In May, Gartner predicted that global spending on information security and risk management will grow 12.4% to reach $150.4 billion by the end of 2021. The technology research and consulting company said that cloud security would expand 41.2% in that period, with growth partially driven by the ongoing rise of cloud access security brokers (CASBs). It also estimated that integrated risk management (IRM) technology would experience double-digit growth by the end of the year to meet organizations’ ongoing demand for hybrid work security technologies.
Why Is It Important to Invest in Cybersecurity?
By investing in cybersecurity, organizations can first and foremost help to avoid the growing costs of security incidents. Take data breaches as an example. In its Cost of a Data Breach Report 2021, IBM found that the average total cost of a data breach had increased 10% from $3.86 million in 2020 to $4.24 million in 2021. That’s the highest average cost of a data breach in the report’s history.
Organizations can’t always survive paying these data breach costs, either. Such is the case for small- to mid-sized businesses (SMBs) in particular. Indeed, Cybersecurity Ventures wrote that 60% of SMBs go out of business within six months after experiencing a data breach.
Organizations can also use cybersecurity investments to protect their host nation’s critical infrastructure. This traces back to the convergence of Information Technology (IT) and Operational Technology (OT). Malicious actors can use traditional IT treats to exploit that connection so that they can prey on organizations’ OT assets and industrial control systems (ICS). Depending on the nature of the affected assets, such an attack could disrupt features of ordinary life for the public.
That was the case in early-May when the Colonial Pipeline Company deactivated the systems responsible for running its pipeline operations after suffering an attack at the hands of the DarkSide Ransomware-as-a-Service (RaaS) operation. In the process, the pipeline didn’t carry its daily haul of 100 million gallons of fuel between Houston, Texas and Linden, New Jersey for nearly a week. This caused fuel shortages and panic buying of gasoline in Virginia, North Carolina, Georgia, Florida, South Carolina, and other states, as reported by Forbes.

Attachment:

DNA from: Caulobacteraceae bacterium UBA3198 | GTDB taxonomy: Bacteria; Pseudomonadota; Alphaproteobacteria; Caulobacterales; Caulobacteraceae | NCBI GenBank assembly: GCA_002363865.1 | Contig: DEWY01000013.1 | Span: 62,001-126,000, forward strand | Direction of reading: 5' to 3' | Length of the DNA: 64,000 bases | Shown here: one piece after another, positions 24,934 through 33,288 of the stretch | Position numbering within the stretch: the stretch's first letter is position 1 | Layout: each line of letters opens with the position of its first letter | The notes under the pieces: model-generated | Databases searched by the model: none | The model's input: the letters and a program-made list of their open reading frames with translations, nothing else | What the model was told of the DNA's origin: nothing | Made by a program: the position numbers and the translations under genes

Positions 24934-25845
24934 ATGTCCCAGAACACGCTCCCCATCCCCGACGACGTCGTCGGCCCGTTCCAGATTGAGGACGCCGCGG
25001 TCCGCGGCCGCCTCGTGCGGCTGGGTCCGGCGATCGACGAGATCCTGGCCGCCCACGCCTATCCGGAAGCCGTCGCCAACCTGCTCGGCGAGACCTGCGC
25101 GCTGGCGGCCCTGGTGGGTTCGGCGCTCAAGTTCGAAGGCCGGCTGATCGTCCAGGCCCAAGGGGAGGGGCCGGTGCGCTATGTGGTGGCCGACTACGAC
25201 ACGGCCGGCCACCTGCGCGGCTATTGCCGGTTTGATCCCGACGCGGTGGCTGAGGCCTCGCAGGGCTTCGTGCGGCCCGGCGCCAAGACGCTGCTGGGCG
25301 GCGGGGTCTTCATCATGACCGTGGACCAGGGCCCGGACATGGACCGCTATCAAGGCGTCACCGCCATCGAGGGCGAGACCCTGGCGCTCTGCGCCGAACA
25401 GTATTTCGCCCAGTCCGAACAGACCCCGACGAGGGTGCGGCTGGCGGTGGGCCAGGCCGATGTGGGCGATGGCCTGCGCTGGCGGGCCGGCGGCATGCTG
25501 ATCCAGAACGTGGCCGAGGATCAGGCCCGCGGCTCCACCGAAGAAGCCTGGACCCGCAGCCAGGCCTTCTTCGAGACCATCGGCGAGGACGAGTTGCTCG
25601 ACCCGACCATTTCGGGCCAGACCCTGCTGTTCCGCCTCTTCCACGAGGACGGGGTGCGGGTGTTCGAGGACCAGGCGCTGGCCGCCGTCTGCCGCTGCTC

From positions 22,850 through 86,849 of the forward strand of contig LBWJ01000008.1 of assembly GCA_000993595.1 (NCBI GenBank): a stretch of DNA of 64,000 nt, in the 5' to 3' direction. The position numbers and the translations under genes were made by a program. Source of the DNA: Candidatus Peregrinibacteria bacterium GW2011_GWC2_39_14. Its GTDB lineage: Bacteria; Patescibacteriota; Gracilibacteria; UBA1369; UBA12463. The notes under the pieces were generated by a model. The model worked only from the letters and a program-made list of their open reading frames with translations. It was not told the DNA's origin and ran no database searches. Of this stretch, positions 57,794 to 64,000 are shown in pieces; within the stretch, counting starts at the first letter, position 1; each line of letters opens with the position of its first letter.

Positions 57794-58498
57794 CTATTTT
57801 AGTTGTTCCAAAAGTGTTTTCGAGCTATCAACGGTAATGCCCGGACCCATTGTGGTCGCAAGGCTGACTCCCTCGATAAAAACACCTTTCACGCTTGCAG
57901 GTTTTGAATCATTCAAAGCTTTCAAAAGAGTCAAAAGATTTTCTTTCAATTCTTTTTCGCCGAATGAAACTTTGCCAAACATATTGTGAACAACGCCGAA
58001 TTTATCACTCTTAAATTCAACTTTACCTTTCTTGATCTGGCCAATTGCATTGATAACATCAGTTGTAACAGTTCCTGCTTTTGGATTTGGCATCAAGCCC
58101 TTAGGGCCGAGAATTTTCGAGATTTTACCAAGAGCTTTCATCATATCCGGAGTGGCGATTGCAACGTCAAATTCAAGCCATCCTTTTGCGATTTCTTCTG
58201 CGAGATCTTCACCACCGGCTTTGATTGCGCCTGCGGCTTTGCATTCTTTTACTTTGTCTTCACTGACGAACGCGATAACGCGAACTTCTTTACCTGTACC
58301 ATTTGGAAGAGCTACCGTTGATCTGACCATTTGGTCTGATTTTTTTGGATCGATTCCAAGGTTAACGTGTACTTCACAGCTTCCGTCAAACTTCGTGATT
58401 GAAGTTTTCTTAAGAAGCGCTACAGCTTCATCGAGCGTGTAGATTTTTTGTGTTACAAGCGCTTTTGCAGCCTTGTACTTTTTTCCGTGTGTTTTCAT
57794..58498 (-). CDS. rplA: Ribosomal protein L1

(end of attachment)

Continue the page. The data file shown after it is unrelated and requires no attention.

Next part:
Third, investments in cybersecurity can help organizations to protect other entities and individual users. That’s especially pertinent in supply chain attacks like SolarWinds. Digital attackers know that thousands of organizations rely on the same software to power their business operations. By infiltrating the systems of software providers and introducing malware into their update process, malicious actors can use that access to enter an untold number of customer networks. They can then conduct follow-up attacks that prey upon those organizations’ environments and/or that target their individual users.
Finally, organizations can use cybersecurity investments to continue to pursue their evolving business objectives. Take digital transformation as an example. Many organizations are pursuing digital transformation initiatives to evolve their business capabilities—especially following the events of 2020. However, cybersecurity can hamper those pursuits. ITSecurityWire noted that some organizations don’t always involve IT security in their digital transformation efforts. CIOs at those organizations said that the resulting misalignment of resources had produced at least one data breach during their digital transformation projects.
Considering these experiences, IT decision makers at other organizations are taking a different approach to digital transformation. CSO wrote that cybersecurity was one of the top concerns for those individuals in their digital transformation efforts. It also specified that cybersecurity was the second biggest investment priority for decision makers at 35% of respondents—just behind the cloud at 37%.
How to Gain Support of Stakeholders for Cybersecurity Investments
When it comes time to ask for budget for cybersecurity investments, IT decision makers need to think about gaining stakeholders’ support. They can’t assume that those individuals will just follow along with whatever they propose. They will want at least some input going forward.
This can be an advantage when developing business cases for proposed cybersecurity investments, according to IBM Security Intelligence. Working with stakeholders can help IT decision makers to ground their business cases in the language of the business. If they couple this with risk quantifications, they can present the cybersecurity investments in terms of a cost-benefit analysis to increase their chances of securing buy-in from the C-suite and the board. Lastly, if they receive approval for their investments, they can continue to work with stakeholders for guiding, evaluating, and modifying their cybersecurity projects accordingly.
Security as a Journey, Not a Destination
Ultimately, cybersecurity needs to be on the agenda all year round because the digital threat landscape is always changing. That’s why it’s important for organizations to regularly review their cybersecurity risk baselines so that they can prioritize their investments. Complete these survey questions to obtain a cybersecurity risk baseline for your organization.